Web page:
So what has been tapped out is the following: developed countries, using a baseline figure of the average annual national spending on biodiversity between 2006 and 2010, will double biodiversity-related international financial flows by 2015. All parties have agreed to substantially increase domestic expenditures for biodiversity protection over the period, while targets have also been set to increase the number of countries that must include biodiversity in their national development plans and prepare financial plans for biodiversity by 2015. These targets and the progress towards achieving these are to be reviewed in 2014.
While the stalemate on resources may have cast a shadow over CoP-11, the meeting did manage to wrest agreement on some significant issues of conservation, notably those related to marine and coastal areas. Many areas that are beyond national jurisdictions and which, therefore, receive little or no protection have been put on the radar. The Saragasso Sea, the Tonga archipelago and key corals sites off the coast of Brazil are among a range of marine areas that will get special attention. CBD agreed to classify a diverse list of marine areas, some renowned for containing “hidden treasures” of the plant and animal world, as ecologically or biologically significant areas, a tag critical towards stemming biodiversity loss. Other decisions include measures to factor biodiversity into environmental impact assessments linked to infrastructure and other development projects in marine and coastal areas. The conference recognised the growing challenge of climate change impact on coral reefs, which would require a significant investment to overcome. The secretariat said the set of agreements on oceans and coasts “builds on the commitment of countries made at UN Rio+20 summit in June 2012 to protect and restore marine ecosystems and to maintain their biodiversity”.
For India’s environment and forests minister Jayanthi Natarajan, fighting a critical battle against her own government on the proposed National Investment Board (NIB) which has serious implications for the environment and biodiversity, the outcome offered some solace. Apart from the compromise on resources, there was a first to celebrate. For the first time, India and several African states, pledged additional funds beyond their core funding towards the work of CBD—an unprecedented offer as commentators noted.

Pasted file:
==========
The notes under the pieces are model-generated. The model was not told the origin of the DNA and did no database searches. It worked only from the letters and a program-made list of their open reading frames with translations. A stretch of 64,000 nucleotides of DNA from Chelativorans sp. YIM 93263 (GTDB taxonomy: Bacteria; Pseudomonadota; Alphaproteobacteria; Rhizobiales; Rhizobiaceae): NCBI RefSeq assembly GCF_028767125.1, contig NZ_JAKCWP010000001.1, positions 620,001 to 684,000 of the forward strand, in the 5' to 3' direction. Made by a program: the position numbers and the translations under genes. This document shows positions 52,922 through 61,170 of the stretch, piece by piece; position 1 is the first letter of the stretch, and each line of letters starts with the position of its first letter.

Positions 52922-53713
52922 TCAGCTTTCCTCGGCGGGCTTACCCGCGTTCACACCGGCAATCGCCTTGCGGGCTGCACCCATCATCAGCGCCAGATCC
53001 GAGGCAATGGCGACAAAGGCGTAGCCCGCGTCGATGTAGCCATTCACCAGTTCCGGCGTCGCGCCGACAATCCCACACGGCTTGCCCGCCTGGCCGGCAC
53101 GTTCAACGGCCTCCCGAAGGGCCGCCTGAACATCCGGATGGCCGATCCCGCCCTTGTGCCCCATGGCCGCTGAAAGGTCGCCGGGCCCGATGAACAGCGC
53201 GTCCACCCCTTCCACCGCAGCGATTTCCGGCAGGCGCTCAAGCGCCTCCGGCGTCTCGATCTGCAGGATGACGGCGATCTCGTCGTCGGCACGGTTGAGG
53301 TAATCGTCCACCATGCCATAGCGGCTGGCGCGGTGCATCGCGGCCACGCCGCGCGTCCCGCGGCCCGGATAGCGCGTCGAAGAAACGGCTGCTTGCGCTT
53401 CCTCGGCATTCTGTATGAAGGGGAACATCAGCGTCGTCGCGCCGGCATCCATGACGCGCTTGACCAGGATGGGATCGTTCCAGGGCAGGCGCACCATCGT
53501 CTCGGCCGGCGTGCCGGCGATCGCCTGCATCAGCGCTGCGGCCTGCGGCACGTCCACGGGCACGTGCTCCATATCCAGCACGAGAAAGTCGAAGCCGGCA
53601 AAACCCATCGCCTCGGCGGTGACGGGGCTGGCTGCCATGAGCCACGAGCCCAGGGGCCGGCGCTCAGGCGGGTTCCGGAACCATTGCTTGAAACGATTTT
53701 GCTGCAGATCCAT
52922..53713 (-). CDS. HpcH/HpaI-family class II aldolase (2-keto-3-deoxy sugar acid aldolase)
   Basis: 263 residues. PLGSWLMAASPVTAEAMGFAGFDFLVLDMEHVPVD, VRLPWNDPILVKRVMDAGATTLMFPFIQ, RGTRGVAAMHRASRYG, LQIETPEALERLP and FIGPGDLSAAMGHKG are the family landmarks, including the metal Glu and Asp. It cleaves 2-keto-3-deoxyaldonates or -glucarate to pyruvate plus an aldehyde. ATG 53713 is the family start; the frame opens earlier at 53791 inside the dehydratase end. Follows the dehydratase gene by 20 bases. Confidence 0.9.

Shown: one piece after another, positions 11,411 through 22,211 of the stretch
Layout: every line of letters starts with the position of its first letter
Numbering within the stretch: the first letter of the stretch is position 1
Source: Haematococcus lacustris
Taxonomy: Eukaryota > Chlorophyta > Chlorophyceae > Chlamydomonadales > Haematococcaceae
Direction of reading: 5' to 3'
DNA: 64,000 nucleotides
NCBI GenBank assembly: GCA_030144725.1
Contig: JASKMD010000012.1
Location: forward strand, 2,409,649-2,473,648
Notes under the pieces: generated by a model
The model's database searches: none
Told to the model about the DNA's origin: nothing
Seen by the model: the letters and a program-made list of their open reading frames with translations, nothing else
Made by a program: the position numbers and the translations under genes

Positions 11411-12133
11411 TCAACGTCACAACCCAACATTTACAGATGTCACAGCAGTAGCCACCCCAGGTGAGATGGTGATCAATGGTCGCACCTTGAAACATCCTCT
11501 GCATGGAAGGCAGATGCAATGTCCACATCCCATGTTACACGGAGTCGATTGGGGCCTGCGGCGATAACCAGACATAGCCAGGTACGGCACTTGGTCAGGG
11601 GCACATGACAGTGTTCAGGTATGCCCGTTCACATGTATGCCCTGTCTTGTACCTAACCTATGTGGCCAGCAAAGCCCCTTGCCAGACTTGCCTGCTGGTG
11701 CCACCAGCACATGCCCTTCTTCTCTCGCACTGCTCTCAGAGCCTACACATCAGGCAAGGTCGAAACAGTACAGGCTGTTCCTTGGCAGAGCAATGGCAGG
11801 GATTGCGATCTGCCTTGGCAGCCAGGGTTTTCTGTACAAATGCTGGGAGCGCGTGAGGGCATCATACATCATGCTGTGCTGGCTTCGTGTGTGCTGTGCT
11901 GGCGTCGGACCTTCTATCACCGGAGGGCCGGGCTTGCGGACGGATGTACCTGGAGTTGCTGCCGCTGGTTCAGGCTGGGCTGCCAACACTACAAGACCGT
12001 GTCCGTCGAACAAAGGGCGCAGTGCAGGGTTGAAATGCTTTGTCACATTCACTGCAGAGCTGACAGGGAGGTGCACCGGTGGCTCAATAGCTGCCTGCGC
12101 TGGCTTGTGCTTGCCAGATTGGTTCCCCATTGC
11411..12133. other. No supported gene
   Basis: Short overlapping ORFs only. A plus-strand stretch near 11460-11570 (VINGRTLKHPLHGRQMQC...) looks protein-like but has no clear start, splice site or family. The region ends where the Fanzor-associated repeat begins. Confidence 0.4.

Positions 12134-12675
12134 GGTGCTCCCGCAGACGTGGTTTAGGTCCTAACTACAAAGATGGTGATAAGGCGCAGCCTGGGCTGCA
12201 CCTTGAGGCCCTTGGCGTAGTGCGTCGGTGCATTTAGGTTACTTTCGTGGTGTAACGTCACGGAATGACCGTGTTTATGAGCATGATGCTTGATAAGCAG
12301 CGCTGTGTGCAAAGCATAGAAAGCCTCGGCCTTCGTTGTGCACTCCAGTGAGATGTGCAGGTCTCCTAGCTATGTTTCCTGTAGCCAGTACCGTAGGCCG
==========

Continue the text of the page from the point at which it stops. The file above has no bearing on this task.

India has taken over the presidency of CBD from Japan and its task will be to streamline the implementation process and consolidate the gains made so far. Not an easy task.
| How much money is enough?
Resource flows continue to be the most vexed issue on biodiversity conservation. Estimates of how much is required can vary hugely. The Little Biodiversity Finance Book puts the cost of protecting biodiversity at $4-13 billion annually for an expanded protected areas (PA) network covering 15 per cent of land area to $355-385 billion a year for ecosystem protection.
During the Conference of Parties (CoP-11) in Hyderabad, Braulio Ferreira de Souza Dias, executive secretary of Convention on Biological Diversity (CBD), said the highest figure it has is $600 billion. “That’s the cost to expand the PA system globally in terrestrial and marine areas and to ensure full implementation of protected areas,” he said in an interview to Mint. Another set of figures came from the full report of the high-level panel on resources required for implementing the CBD’s Strategic Plan for Biodiversity 2011-2020. Sponsored by India and the UK (see http:// www.downtoearth.org.in/content/taking-stock-biodiversity), the eight-member panel’s report provides a first assessment of the costs of meeting the Aichi Biodiversity Targets by 2020 and is drawn from research conducted by experts working on specific targets or thematic “cluster” groups of targets.